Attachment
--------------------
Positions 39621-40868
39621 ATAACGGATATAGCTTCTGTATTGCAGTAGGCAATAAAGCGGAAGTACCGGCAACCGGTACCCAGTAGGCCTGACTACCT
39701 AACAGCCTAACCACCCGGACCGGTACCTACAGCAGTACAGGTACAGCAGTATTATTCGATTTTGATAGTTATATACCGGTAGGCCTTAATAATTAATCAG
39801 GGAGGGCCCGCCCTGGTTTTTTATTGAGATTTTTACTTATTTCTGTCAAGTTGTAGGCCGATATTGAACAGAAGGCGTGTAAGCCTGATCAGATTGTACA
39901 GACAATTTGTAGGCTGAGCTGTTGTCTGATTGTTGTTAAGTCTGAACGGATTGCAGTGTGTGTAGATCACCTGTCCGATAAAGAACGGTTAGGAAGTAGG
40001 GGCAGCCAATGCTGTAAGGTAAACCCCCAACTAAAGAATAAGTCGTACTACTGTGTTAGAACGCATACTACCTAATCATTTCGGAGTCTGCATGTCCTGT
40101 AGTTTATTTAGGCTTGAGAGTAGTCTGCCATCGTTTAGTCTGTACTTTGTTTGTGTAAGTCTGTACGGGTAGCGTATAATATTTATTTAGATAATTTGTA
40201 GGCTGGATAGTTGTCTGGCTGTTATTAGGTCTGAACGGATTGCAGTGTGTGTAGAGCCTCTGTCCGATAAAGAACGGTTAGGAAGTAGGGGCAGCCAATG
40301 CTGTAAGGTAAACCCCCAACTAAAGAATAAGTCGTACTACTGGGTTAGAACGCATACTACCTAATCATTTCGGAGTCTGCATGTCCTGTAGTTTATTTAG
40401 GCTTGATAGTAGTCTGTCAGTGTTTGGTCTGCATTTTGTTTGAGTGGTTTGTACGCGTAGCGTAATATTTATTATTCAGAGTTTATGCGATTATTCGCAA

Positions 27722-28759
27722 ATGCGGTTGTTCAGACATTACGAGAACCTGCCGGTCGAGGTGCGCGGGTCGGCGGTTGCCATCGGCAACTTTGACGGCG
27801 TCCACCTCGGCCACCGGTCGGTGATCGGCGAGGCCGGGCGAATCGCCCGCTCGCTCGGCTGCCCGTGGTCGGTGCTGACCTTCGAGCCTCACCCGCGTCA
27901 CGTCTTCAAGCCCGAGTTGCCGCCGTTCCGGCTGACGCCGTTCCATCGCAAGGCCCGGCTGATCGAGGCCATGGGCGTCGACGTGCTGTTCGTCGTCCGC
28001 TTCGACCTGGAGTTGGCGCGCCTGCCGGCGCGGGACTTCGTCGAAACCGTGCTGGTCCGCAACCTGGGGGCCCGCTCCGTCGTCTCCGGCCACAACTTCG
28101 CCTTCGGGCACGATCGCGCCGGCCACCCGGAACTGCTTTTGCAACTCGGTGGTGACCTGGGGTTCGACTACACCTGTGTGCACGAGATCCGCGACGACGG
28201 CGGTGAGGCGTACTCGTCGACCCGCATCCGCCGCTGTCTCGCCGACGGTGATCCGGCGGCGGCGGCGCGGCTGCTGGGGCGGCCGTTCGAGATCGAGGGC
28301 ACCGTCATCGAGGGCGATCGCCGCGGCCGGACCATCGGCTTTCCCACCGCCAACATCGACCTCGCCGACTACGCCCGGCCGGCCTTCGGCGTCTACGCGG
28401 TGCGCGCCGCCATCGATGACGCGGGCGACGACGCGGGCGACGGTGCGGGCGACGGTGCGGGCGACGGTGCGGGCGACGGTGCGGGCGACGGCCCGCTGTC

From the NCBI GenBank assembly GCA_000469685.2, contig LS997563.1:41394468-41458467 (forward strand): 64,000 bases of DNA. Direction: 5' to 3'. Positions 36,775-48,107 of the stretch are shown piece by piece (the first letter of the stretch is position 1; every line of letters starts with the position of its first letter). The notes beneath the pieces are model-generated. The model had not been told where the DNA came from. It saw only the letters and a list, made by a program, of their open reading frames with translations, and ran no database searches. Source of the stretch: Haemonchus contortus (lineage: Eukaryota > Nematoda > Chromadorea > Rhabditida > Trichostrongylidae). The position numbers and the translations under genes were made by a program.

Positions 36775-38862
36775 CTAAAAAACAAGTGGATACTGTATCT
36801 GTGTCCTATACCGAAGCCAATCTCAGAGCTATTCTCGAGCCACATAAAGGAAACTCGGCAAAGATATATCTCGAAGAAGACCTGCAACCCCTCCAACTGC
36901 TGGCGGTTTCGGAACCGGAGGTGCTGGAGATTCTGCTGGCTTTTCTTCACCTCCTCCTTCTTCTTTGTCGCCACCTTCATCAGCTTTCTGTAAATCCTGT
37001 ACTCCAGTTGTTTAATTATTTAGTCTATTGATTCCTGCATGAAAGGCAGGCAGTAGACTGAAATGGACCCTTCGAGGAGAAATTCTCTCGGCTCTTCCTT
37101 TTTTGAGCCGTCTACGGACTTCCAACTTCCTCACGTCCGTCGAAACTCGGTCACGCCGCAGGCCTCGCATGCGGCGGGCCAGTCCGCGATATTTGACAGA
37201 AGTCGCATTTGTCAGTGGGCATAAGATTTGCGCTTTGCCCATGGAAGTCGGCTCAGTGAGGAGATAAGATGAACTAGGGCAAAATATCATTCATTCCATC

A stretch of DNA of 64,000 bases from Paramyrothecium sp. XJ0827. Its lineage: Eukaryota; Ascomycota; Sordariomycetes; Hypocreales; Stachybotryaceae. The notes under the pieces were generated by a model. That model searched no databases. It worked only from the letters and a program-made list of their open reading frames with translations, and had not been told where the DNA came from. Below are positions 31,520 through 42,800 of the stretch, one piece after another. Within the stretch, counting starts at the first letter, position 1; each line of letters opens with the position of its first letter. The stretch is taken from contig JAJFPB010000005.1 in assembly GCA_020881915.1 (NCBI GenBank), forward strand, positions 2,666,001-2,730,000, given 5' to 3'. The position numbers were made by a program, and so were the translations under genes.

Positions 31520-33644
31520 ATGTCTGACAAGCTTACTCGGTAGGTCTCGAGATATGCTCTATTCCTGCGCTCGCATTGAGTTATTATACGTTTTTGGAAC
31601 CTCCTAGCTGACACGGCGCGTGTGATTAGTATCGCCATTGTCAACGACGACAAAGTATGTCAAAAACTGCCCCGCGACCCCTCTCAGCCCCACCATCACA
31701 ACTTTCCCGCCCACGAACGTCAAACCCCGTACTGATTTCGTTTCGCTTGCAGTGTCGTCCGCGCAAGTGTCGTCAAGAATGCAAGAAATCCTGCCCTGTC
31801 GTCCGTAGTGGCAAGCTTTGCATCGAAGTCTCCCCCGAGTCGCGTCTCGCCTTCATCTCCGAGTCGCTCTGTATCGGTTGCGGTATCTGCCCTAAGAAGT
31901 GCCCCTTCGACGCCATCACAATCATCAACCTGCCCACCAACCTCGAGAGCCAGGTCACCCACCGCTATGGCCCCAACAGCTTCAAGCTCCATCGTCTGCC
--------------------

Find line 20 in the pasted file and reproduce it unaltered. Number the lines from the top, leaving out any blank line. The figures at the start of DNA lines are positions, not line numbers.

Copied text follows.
From the NCBI GenBank assembly GCA_000469685.2, contig LS997563.1:41394468-41458467 (forward strand): 64,000 bases of DNA. Direction: 5' to 3'. Positions 36,775-48,107 of the stretch are shown piece by piece (the first letter of the stretch is position 1; every line of letters starts with the position of its first letter). The notes beneath the pieces are model-generated. The model had not been told where the DNA came from. It saw only the letters and a list, made by a program, of their open reading frames with translations, and ran no database searches. Source of the stretch: Haemonchus contortus (lineage: Eukaryota > Nematoda > Chromadorea > Rhabditida > Trichostrongylidae). The position numbers and the translations under genes were made by a program.